The Minerals Council has launched a desperate PR campaign to try to win Aussies over.
In Senate estimates this week, a senior Department of Environment official spruiked the supposed benefits of climate change. God help us all.
A new report from business groups urging the adoption of a bastardised TPP admits the economic benefits will be trivial. That hasn't stopped lobbyists hyping the results.
The government is crunching charities for foreign donations and tax breaks. Why, then, are the Minerals Council and other corporate lobby groups allowed tax breaks on their foreign funding?
Once dominant in Australian politics, the Business Council and the Minerals Council are now struggling for relevance. Perhaps their time is now over.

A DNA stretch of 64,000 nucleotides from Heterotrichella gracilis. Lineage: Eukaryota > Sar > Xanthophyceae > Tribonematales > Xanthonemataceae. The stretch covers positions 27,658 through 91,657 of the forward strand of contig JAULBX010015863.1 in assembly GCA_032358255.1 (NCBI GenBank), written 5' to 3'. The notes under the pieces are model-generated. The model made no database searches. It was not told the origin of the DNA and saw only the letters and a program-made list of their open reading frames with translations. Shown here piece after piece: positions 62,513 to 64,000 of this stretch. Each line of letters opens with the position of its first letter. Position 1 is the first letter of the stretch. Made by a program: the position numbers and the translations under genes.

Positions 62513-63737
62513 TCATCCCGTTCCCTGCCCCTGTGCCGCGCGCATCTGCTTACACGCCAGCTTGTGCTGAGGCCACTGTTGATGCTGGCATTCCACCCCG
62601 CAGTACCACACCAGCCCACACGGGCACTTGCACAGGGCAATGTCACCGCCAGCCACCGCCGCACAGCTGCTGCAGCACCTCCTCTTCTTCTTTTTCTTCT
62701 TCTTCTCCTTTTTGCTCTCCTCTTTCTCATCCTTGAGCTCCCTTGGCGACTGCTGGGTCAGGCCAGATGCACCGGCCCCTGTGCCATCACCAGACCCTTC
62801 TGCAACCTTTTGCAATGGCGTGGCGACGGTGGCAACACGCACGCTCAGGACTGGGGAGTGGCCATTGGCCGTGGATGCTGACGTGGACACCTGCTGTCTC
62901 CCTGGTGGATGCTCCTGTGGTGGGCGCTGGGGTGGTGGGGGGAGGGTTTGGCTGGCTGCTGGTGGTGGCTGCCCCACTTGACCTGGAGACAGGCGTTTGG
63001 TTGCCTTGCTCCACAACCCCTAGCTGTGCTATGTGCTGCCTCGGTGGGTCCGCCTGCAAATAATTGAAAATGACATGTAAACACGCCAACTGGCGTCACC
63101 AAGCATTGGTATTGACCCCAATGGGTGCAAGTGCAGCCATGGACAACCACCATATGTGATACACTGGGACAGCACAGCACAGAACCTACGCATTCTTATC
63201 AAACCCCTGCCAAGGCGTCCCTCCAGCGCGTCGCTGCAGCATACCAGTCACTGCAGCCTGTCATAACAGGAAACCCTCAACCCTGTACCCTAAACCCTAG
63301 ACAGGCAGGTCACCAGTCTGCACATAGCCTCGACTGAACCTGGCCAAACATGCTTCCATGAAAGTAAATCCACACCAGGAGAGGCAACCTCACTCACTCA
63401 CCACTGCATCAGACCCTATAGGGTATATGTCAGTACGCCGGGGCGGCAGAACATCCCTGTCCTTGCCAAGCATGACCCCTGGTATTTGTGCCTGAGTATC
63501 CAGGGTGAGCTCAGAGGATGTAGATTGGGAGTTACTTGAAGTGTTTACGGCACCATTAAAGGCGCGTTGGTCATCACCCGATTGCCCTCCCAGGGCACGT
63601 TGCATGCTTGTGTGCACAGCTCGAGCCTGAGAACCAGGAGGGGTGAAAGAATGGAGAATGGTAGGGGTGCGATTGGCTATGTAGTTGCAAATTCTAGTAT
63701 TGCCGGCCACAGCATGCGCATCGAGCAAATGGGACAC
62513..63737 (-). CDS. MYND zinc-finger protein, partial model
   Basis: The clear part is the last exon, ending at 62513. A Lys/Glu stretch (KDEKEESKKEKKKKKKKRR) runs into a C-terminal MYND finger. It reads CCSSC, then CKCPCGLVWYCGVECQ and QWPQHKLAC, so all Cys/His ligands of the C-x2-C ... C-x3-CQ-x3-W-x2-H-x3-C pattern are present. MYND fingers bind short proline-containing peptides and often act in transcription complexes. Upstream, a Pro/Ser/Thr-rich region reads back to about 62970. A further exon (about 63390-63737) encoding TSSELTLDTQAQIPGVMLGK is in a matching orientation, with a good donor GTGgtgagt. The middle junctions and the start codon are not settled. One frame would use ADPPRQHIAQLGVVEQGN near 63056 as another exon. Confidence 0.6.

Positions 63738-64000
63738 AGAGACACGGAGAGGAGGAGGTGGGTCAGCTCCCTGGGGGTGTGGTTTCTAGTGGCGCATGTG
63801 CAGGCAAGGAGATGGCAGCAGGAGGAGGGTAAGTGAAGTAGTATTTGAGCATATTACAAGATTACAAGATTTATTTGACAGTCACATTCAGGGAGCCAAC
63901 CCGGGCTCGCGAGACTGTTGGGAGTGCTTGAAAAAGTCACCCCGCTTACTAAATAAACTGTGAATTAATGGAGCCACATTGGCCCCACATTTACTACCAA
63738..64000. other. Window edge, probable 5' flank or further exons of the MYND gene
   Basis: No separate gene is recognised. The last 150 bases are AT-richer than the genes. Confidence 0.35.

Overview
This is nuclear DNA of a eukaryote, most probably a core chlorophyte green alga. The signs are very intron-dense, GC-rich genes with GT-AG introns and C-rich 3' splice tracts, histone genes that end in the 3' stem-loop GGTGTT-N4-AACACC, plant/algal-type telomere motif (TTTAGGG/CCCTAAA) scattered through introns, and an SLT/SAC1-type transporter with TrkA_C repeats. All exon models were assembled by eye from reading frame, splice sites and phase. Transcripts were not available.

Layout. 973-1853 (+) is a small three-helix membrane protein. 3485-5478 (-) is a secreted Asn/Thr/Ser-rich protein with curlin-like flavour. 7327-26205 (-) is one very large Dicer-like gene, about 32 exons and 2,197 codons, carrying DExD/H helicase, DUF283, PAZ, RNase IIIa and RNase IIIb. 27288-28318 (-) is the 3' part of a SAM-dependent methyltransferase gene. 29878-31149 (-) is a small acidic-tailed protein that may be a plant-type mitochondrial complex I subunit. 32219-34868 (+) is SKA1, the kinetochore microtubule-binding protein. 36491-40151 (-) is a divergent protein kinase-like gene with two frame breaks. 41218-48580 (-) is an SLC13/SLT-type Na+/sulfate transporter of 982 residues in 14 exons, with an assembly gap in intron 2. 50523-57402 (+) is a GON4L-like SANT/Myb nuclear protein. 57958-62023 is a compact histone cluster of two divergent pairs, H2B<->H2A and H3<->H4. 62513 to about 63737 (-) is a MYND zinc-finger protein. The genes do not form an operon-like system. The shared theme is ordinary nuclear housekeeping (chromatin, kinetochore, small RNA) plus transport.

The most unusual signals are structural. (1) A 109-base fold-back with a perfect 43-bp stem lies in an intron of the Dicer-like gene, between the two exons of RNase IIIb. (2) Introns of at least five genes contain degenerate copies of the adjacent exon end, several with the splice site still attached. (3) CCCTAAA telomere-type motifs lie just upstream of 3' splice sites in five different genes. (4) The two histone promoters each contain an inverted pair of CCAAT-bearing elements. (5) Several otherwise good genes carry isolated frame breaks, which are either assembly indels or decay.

It didn't take long after BHP mentioned it was unhappy with the coal-obsessed direction of the Minerals Council for the council CEO to depart.
Martin Ferguson used to be a unionist and a Labor stalwart. So what's he doing shilling for the mining industry and saying unions have too much power?
The mining lobby wants a new round of punitive industrial relations reforms, at a time when real wages are falling in the sector and productivity booming. But that's the way neoliberalism operates.